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The topic of air quality is getting a load of attention in newspaper headlines in the days leading up to Clean Air Day (21st June, apparently).

For example, The Independent reports a recent study on the cost of pollution caused by cars:

In total, the scientists concluded the health cost of an average car in inner London over the vehicle’s lifetime was nearly £8,000. For diesel cars this figure was nearly double...

...Air pollution is linked to about 40,000 premature deaths each year in the UK, compared with 98,000 preventable deaths a year which are attributable to smoking, the report said.

Previous questions here have addressed the 40,000 premature deaths number but is this new estimate of the total cost to society of pollution from cars any more robust?

The report looks at the whole of the UK but concludes London has the worst effects. For the sake of this question, though, lets stick to the headline number: is the estimated cost to society of each car in inner London really £8,000?

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TL;DR Yes, though only within a narrowly defined meaning: a petrol car driven only within Inner London, that drives an average distance for UK cars over its lifetime, will on average cause - through its pollution - health and economic damages valued at around £8k.

The actual figures in the report are much more varied, complex and useful, varying between £1.8k and £24k for cars and vans driven an average amount over their lifetimes, with the amount depending on the vehicle type, where they are driven, and what fuel they use.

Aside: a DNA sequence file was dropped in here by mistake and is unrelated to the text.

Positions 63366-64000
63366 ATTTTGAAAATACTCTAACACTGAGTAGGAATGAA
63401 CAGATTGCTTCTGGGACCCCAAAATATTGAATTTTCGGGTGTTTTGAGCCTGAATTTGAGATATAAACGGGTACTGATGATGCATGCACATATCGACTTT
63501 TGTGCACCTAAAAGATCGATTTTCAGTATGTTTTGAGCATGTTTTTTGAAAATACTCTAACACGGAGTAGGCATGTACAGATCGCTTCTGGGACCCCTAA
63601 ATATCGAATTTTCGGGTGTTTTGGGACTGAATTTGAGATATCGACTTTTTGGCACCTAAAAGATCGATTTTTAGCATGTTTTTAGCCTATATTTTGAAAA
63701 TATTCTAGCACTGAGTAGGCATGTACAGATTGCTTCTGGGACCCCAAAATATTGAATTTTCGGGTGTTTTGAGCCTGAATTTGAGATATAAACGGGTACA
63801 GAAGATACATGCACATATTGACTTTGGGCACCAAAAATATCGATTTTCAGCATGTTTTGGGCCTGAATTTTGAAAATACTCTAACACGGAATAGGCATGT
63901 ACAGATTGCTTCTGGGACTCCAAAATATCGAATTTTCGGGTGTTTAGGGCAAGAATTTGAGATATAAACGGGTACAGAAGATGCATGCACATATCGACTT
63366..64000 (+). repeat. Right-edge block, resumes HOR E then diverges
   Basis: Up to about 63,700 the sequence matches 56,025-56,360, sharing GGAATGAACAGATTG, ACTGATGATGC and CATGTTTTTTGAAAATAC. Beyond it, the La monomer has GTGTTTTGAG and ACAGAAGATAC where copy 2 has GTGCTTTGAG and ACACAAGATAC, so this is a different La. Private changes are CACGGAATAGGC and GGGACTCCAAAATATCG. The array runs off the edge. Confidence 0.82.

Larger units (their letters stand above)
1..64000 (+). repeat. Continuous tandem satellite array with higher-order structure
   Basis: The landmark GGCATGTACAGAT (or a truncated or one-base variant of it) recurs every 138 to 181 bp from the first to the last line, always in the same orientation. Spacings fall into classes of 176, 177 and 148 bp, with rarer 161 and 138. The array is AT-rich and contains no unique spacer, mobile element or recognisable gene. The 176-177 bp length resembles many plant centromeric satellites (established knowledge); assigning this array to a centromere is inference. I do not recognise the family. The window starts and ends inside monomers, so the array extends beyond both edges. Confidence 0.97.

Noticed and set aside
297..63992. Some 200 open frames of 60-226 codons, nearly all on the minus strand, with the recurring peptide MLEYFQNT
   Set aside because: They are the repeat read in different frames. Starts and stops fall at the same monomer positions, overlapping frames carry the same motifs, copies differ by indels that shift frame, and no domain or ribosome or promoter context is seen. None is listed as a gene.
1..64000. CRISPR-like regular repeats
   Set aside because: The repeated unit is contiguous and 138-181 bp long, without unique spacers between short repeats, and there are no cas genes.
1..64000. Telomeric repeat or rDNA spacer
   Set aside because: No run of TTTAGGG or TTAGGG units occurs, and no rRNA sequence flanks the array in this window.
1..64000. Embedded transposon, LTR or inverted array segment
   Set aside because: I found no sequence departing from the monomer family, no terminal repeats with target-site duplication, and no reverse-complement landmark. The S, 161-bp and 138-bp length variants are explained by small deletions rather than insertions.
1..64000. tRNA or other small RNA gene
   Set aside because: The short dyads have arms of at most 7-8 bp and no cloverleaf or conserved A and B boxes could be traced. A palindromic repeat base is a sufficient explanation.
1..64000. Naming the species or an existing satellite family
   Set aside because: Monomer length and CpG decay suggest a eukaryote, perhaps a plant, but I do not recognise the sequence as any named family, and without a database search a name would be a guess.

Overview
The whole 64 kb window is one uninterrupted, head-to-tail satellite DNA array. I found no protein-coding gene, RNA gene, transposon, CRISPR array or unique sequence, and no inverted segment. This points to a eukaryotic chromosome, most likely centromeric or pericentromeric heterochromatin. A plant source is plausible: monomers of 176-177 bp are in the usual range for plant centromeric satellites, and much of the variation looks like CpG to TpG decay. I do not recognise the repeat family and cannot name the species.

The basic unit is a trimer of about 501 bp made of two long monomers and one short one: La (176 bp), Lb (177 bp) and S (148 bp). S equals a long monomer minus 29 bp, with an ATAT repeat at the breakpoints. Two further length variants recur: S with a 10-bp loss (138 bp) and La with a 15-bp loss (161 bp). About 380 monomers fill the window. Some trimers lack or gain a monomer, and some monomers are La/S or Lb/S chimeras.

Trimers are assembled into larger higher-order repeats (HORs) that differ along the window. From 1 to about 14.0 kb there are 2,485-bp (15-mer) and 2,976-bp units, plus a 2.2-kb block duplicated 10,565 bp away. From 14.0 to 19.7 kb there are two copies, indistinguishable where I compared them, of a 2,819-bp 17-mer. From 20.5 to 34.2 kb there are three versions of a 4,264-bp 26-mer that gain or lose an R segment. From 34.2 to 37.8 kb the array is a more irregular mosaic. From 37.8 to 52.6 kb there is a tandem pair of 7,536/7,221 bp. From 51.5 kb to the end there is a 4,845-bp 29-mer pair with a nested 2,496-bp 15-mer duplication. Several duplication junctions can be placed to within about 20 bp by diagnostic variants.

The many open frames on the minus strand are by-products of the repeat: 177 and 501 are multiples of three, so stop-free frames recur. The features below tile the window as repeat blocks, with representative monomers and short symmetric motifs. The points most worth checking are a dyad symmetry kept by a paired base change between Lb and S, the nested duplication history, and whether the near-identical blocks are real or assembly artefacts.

These are deliberately conservative under-estimates of the damage costs, as there are many damages that go un-valued in the report. Some of these are discussed in the report.

background on the report and its method

The full report is this pdf. It's written by two academics who are specialists in the field, and work in reputable universities. It's well-referenced predominantly to the academic literature. One of the authors, Christian Brand, has a track record of solid work in the field. (Disclosure: I am currently working on a project with him)

The method takes estimates of the total costs of pollution, and takes the proportion of those costs and attributes it to traffic, in linear proportion to the quantity of pollutants - it pro-ratas the costs to the source of pollution. The study also provides a range of costs, taking both a bottom-up and top-down approach. It is consistent with the international studies that it cites, and includes discussion of the uncertainties and omissions in the calculations. It bases its calculations on figures from authoritative sources (COMEAP, Royal College of Physicians)

the results

The costs are much higher for Inner London because the population of Inner London is much younger (so the lifetime economic costs of health damage are higher) and much more densely housed, so human exposure to pollution, for each unit of pollution emitted, is much higher. It's worth noting here a simplification in the headlines: the figures are higher for pollution emitted in Inner London. Clearly, not all driving in Inner London is from cars owned by Inner London households; and cars owned by Inner London households sometimes drive outside Inner London. The report is much more nuanced than the headline. The cost figure given in the news report is for a hypothetical car that drove only in Inner London, and drove the mean distance for all cars. From the study (p14).

So, location matters: if a car were driven in inner London for all of its life the health damage cost would be much higher at £7,714; and it would be even higher for a diesel ICE car – £16,424. In contrast, lifetime health damage costs would be much lower if a car was used only in rural areas (£592), reflecting the fact that the size of the local population affected by the pollution from the car is less in these rural areas. Similarly, if a van were driven in inner London for all of its life the health damage cost would be higher at £24,004 – and lower £1,864 if driven mainly in rural areas.